Database: Key to Cloud Applications

Databases are composed of four major types: OLTP, OLAP, NoSQL, along with database services and management tools. The four types are also the four directions for cloud database vendors. For OLTP, this technology has been developed for 40 years, and now everyone is still doing one thing: “Add 10 RMB and subtract 10 RMB”, often referred to as transaction processing. As the amount of data becomes larger and conflicts occur between reading and writing, OLAP is derived from the demand for online real-time analysis of data. Due to the demand for scaling, strong consistency of data cannot be guaranteed. Therefore, NoSQL appears. Recently, a new term “NewSQL” emerged, because NoSQL is also insufficient. Therefore, the ACID guarantee of traditional OLTP is integrated with the Scale-out capability of NoSQL are integrated as the NewSQL.

Database System Architecture Evolution: All Depends on What Is Shared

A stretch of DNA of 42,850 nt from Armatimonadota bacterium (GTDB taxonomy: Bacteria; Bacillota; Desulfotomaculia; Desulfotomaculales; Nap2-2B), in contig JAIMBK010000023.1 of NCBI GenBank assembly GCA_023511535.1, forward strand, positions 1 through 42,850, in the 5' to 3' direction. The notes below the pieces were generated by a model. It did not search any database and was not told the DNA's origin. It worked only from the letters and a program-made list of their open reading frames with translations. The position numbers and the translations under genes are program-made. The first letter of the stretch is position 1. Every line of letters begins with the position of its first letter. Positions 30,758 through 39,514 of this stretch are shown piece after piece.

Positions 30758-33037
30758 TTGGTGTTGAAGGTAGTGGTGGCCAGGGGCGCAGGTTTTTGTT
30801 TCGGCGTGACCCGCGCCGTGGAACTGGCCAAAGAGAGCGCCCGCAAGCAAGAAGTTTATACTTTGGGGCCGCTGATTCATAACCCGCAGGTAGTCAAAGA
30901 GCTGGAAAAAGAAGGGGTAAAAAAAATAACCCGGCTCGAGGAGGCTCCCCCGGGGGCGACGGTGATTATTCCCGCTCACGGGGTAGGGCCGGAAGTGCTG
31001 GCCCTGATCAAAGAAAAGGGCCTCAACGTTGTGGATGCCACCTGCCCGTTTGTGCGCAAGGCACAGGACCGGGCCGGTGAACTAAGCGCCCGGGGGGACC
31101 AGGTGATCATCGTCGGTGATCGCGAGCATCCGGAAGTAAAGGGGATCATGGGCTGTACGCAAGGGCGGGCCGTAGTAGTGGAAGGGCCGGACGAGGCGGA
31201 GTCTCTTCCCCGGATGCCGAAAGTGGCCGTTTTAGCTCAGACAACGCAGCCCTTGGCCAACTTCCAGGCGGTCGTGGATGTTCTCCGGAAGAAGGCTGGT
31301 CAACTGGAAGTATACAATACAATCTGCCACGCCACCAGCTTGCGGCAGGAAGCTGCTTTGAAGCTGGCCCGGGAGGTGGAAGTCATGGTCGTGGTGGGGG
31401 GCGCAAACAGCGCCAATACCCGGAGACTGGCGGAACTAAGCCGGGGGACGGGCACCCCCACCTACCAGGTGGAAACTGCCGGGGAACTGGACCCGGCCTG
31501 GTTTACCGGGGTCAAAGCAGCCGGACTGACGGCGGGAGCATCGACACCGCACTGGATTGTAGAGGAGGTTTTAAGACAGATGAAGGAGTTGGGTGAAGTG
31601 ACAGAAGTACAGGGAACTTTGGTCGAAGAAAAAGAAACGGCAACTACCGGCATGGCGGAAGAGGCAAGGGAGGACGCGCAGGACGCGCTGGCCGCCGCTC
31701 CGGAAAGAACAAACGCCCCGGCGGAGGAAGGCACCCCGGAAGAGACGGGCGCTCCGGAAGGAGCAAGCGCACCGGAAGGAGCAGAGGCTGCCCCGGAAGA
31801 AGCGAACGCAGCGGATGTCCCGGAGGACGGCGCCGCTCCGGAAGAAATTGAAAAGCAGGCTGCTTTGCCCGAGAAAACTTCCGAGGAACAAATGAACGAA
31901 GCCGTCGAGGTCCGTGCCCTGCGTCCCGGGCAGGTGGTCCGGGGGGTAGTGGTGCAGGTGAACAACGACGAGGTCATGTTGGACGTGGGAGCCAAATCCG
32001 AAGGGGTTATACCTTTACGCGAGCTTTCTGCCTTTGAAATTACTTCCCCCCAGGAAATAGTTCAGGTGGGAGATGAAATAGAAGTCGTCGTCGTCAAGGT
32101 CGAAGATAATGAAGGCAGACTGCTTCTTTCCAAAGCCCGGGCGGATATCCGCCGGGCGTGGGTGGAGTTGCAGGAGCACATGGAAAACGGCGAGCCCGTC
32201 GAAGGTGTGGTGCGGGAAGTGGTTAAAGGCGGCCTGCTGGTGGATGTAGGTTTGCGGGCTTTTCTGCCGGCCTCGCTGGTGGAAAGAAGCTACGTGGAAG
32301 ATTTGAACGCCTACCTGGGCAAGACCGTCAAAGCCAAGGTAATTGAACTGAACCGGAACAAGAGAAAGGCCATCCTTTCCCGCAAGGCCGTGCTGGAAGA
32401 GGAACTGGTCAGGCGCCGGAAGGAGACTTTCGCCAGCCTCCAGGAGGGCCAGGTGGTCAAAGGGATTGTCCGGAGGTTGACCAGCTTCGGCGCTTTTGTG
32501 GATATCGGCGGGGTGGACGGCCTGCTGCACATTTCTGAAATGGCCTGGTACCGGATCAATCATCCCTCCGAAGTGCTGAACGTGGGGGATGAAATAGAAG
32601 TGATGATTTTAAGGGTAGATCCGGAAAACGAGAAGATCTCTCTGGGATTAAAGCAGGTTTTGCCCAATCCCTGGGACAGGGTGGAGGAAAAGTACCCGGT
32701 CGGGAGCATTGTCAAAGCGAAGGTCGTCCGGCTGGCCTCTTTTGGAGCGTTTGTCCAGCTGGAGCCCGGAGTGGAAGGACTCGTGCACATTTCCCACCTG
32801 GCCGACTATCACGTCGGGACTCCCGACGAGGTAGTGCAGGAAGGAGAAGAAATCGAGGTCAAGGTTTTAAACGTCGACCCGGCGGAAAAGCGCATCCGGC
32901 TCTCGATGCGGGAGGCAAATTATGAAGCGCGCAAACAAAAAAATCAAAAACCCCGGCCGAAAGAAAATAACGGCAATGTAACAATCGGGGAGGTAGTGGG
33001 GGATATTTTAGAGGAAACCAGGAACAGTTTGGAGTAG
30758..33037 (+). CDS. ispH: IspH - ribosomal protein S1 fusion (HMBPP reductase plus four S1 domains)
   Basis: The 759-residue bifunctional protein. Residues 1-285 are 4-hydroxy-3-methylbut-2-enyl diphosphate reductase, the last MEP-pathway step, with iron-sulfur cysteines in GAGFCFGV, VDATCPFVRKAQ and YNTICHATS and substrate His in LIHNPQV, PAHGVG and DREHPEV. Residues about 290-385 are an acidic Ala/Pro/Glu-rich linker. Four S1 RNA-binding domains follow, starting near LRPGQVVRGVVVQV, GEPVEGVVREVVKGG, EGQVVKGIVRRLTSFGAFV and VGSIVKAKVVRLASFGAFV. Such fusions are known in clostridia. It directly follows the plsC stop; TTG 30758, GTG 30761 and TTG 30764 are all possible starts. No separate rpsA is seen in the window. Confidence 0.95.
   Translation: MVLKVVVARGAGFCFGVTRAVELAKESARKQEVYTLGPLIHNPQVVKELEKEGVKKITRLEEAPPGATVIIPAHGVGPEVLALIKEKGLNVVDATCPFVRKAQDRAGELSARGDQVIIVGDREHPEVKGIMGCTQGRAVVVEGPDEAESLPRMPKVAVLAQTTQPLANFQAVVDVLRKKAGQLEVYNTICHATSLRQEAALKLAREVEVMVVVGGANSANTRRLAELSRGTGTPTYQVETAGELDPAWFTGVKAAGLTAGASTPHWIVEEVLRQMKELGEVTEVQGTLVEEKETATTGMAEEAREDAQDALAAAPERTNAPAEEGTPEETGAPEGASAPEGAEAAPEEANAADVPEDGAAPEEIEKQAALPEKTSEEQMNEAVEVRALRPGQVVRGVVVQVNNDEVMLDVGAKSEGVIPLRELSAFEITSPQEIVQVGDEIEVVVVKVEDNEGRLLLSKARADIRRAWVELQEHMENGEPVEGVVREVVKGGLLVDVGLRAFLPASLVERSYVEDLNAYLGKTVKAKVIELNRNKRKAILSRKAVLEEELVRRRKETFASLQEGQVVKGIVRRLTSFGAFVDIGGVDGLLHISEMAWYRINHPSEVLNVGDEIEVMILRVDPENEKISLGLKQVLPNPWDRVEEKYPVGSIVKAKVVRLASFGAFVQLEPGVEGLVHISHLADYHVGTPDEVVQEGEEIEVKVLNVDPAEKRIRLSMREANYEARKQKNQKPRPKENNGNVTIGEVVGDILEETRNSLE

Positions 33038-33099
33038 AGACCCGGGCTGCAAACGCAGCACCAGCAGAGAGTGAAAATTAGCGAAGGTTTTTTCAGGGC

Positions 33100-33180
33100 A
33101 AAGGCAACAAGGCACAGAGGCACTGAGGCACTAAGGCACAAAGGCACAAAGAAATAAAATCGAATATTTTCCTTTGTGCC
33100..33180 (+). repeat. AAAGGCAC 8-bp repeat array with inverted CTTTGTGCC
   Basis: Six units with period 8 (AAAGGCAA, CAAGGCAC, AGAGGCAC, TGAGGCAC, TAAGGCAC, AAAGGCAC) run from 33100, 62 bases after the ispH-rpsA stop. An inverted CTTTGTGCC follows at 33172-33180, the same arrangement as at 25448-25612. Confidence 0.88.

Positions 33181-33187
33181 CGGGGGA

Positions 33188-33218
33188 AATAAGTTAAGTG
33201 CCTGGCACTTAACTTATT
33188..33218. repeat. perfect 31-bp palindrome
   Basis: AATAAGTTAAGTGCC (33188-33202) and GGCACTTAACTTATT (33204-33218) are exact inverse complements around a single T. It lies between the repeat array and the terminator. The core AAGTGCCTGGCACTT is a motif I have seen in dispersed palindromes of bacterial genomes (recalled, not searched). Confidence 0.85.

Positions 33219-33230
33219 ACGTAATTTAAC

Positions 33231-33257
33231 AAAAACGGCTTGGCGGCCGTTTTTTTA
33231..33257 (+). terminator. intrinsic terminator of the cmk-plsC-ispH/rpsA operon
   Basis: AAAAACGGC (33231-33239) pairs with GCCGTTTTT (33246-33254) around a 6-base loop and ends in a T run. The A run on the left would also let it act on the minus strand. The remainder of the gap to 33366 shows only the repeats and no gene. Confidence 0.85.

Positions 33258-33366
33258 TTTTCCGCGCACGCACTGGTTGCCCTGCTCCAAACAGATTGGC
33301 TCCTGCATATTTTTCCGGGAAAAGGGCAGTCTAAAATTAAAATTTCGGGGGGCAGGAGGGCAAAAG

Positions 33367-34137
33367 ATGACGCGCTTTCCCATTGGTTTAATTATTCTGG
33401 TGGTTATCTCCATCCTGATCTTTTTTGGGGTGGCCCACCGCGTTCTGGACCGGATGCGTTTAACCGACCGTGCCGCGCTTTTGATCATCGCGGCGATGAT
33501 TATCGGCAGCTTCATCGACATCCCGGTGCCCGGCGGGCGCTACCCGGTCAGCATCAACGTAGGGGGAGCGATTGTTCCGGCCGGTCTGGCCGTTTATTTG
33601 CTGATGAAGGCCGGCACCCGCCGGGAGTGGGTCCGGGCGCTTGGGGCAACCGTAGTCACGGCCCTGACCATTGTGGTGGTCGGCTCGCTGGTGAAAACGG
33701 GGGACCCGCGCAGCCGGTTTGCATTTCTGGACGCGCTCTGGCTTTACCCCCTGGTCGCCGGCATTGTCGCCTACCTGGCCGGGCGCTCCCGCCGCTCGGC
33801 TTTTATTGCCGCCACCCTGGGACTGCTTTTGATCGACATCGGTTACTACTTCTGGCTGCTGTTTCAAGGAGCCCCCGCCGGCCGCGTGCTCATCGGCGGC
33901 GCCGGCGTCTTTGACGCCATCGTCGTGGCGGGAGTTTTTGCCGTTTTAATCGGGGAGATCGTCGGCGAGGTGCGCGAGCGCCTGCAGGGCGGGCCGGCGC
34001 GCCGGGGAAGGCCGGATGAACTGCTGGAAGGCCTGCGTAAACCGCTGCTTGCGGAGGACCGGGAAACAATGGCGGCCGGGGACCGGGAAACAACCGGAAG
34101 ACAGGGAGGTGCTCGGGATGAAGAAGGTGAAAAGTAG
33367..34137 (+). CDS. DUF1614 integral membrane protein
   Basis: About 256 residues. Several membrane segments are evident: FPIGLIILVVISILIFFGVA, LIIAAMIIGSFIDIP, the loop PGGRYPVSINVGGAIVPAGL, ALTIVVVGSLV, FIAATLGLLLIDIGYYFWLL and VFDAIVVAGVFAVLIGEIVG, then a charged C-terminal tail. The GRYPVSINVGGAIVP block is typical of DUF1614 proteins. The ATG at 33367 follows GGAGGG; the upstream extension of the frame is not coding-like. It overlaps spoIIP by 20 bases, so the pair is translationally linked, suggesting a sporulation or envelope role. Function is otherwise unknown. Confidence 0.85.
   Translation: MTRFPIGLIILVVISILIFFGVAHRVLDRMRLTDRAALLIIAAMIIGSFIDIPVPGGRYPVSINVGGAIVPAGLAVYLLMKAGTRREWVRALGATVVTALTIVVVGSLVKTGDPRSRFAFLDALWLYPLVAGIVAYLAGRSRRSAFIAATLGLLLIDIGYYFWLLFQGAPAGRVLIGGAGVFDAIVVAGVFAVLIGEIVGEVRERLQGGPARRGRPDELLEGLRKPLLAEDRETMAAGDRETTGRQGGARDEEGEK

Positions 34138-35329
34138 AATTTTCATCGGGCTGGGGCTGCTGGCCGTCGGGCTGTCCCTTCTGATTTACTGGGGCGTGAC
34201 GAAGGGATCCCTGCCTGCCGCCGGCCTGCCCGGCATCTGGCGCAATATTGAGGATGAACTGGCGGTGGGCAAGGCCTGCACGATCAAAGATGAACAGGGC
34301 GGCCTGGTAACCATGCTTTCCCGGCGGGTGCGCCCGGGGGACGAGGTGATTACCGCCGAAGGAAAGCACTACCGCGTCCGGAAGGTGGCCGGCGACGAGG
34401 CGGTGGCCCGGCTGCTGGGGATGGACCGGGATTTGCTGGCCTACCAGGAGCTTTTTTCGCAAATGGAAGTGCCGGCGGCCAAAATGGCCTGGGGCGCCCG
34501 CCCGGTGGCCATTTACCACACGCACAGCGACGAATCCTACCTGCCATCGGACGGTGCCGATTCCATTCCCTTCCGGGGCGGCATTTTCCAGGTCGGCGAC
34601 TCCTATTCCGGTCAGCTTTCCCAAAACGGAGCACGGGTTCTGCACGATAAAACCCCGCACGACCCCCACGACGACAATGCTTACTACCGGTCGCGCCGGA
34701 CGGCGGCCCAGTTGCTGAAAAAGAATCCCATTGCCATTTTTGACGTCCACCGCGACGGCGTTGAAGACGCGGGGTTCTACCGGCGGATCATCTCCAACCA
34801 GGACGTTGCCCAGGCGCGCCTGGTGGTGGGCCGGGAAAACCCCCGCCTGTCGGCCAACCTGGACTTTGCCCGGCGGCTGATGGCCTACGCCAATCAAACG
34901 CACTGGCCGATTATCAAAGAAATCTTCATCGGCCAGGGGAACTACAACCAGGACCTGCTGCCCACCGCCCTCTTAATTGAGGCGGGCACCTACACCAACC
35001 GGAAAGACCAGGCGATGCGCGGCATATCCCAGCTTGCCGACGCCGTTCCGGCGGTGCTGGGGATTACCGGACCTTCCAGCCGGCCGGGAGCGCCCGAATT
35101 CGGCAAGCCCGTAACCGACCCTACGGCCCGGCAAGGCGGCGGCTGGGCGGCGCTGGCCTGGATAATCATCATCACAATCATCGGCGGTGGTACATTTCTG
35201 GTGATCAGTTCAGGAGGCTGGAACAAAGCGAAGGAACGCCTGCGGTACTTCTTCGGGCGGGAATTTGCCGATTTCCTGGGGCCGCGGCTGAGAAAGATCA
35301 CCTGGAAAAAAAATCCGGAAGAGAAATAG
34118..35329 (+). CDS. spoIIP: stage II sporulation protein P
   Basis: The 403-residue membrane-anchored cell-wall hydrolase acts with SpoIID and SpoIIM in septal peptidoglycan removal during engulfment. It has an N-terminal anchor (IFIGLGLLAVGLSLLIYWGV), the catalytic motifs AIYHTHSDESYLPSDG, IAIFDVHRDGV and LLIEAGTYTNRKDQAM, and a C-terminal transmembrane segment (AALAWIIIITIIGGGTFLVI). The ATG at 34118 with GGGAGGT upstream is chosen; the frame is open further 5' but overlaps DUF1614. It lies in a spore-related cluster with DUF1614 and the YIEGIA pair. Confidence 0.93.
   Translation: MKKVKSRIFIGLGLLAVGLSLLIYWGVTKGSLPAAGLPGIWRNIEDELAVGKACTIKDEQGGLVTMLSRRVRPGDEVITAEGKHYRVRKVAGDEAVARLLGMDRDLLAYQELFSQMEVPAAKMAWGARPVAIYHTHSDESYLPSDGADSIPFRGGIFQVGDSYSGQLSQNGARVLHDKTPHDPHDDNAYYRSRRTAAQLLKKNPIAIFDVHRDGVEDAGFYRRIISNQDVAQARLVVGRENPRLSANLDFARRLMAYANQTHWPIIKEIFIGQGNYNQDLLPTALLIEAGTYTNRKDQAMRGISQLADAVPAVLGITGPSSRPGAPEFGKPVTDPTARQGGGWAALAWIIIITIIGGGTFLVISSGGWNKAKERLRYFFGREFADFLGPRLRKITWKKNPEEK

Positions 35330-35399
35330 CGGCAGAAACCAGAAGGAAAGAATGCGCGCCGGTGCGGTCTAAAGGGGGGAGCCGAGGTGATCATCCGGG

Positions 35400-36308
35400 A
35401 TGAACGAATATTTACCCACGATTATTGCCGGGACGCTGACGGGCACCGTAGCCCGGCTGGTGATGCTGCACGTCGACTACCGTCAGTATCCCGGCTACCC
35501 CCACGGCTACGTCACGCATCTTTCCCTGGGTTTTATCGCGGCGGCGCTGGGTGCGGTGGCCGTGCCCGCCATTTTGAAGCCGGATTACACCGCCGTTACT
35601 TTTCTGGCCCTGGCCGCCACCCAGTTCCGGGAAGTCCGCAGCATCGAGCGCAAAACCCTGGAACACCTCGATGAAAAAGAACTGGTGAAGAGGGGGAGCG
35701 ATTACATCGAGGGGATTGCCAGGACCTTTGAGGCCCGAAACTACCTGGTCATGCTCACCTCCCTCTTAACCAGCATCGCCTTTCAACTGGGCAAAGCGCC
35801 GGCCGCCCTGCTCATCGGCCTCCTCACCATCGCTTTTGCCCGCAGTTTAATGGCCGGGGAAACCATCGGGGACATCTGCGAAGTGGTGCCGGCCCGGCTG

The most popular database system architecture is Shared Memory: shared processor core, shared memory, and shared local disks. This standalone architecture is a popular architecture, and the traditional database vendors basically adopt the same architecture.

However, with the large-scale development of internet enterprises, such as Google, Amazon, and Alibaba, it is found that the original standalone architecture has many limitations, and its scalability and throughput cannot meet the business development needs. Therefore, the Shared Disk/Storage architecture is derived. That is to say, the bottom layer of the database may be distributed storage. By using a fast network, such as RDMA, the upper-layer database kernel appears to be using local disks, but it is actually distributed storage. The architecture can have multiple independent computing nodes. Generally, Single-Write-Multiple-Read is used, but Multiple-Write-Multiple-Read can also be realized. This is the Shared Storage architecture, and is typically represented by the Alibaba Cloud PolarDB database.